That’s a truly great story and I think we’re all happy that the Columbus Justice aren’t in existence. What we’re all still trying to figure out is just how a neon green insect came to don the colors of the Union army in the first place.

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    Datsyuk ‘wants to make sure the Wings have options,’ says his agent

    TAMPA, FL - APRIL 21:  Pavel Datsyuk #13 of the Detroit Red Wings checks his stick before a face-off against the Tampa Bay Lightning during the second period in Game Five of the Eastern Conference First Round during the 2016 NHL Stanley Cup Playoffs at Amalie Arena on April 21, 2016 in Tampa, Florida. (Photo by Mike Carlson/Getty Images)
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    Pavel Datsyuk‘s future with the Detroit Red Wings and in the National Hockey League has been up in the air for a while now, as he’s linked to rumors of a return to Russia and the KHL.

    His agent, Dan Milstein, recently explained to the Detroit Free Press that Datsyuk’s future should become clear in mid-June after meeting with Red Wings general manager Ken Holland.

    As per General Fanager, Datsyuk has one more year left on his current deal, which comes with a cap hit of $7.5 million.

    From the Detroit Free Press:

    “He would like to leave, but at the same time, he wants to make sure the Wings have options,” Milstein said. “He wants to help the team any way he can with the salary cap issue.”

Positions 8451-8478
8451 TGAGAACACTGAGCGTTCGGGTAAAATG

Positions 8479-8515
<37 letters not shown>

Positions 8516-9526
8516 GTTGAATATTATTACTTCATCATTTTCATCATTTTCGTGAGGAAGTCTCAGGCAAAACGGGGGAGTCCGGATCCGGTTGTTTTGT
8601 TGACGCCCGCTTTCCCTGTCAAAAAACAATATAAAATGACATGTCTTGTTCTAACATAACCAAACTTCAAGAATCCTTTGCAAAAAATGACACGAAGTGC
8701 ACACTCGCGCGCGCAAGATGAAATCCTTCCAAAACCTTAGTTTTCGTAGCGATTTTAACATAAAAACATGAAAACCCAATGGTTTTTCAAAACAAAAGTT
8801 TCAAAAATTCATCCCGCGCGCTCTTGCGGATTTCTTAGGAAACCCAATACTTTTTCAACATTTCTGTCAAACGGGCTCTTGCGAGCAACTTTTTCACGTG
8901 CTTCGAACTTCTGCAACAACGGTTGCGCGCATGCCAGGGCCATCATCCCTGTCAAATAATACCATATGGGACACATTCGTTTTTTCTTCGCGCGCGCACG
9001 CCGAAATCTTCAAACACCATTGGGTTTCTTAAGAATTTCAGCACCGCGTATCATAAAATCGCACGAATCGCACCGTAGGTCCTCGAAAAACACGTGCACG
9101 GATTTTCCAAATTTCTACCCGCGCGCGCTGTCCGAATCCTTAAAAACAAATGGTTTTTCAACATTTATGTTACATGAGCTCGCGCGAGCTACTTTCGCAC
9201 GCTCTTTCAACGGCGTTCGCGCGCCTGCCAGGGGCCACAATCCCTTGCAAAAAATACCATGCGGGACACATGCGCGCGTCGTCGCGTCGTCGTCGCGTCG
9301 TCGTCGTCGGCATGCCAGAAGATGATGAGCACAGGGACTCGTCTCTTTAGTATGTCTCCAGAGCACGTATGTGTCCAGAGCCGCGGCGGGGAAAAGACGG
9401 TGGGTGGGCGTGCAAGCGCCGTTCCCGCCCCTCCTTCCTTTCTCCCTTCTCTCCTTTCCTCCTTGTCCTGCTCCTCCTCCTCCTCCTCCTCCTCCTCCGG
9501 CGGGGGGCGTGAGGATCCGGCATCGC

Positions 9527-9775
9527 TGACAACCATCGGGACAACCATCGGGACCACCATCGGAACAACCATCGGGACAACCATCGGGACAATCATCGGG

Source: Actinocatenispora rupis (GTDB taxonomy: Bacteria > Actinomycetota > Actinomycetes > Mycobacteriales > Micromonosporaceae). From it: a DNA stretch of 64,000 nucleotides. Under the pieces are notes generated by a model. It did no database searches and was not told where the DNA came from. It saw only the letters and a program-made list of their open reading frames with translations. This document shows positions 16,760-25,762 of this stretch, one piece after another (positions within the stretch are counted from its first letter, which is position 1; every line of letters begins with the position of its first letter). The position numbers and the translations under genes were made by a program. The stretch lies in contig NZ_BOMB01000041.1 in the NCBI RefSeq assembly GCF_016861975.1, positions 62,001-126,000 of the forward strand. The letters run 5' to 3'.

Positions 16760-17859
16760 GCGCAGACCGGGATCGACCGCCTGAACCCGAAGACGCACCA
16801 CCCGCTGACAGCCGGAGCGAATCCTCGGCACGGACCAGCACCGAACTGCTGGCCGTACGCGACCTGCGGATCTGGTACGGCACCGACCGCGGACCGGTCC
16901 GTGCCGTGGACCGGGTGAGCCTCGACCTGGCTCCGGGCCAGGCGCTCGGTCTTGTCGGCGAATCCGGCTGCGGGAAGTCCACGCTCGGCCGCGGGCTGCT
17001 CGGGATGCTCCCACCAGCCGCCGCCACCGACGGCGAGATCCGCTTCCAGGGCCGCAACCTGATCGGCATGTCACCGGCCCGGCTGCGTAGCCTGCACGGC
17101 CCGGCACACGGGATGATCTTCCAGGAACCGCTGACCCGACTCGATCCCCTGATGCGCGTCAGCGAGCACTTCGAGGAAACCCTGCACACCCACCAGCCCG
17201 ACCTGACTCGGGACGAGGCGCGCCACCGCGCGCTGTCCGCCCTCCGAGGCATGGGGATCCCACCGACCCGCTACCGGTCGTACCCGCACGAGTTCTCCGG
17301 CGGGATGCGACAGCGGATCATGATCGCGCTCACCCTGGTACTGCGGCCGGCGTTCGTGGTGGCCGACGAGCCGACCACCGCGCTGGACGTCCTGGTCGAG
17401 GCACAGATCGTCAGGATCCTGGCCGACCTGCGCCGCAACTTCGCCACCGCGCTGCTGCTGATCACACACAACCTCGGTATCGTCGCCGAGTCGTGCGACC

Wings general manager Ken Holland has said there are no loopholes. Because Datsyuk signed his last contract after he turned 35, his $7.5 million salary cap hit remains in tact even if Datsyuk departs. The Wings’ only option is to trade his contract to a team such as Arizona or Carolina that could use the hefty cap hit in order to be above the salary cap minimum.

    At the age of 37, his career in the league started in 2001-02, and has spanned 953 regular season games in which he’s accrued 918 points.

    He’s had a highly decorated career, with two Stanley Cup championships with the Red Wings, three Selke and four Lady Byng trophies.

    Allen or Elliott? Another goalie decision looms for Hitchcock

    ST LOUIS, MO - MAY 23:  Jake Allen #34 of the St. Louis Blues tends goal against Nick Spaling #16 of the San Jose Sharks during the third period in Game Five of the Western Conference Final during the 2016 NHL Stanley Cup Playoffs at Scottrade Center on May 23, 2016 in St Louis, Missouri.  (Photo by Jamie Squire/Getty Images)
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    The St. Louis Blues need to win Game 6 on Wednesday, or their season is over. Who they decide to turn to in net is likely to be a talking point — heated debate, maybe? — leading up to that contest.

    Do they go back to Jake Allen for a third consecutive start, despite the fact he allowed four goals on 25 shots in Monday’s Game 5 loss to the San Jose Sharks? Or, will head coach Ken Hitchcock turn once again to Brian Elliott, who started every single game from the series opener of the first round versus Chicago to Game 3 of the Western Conference Final.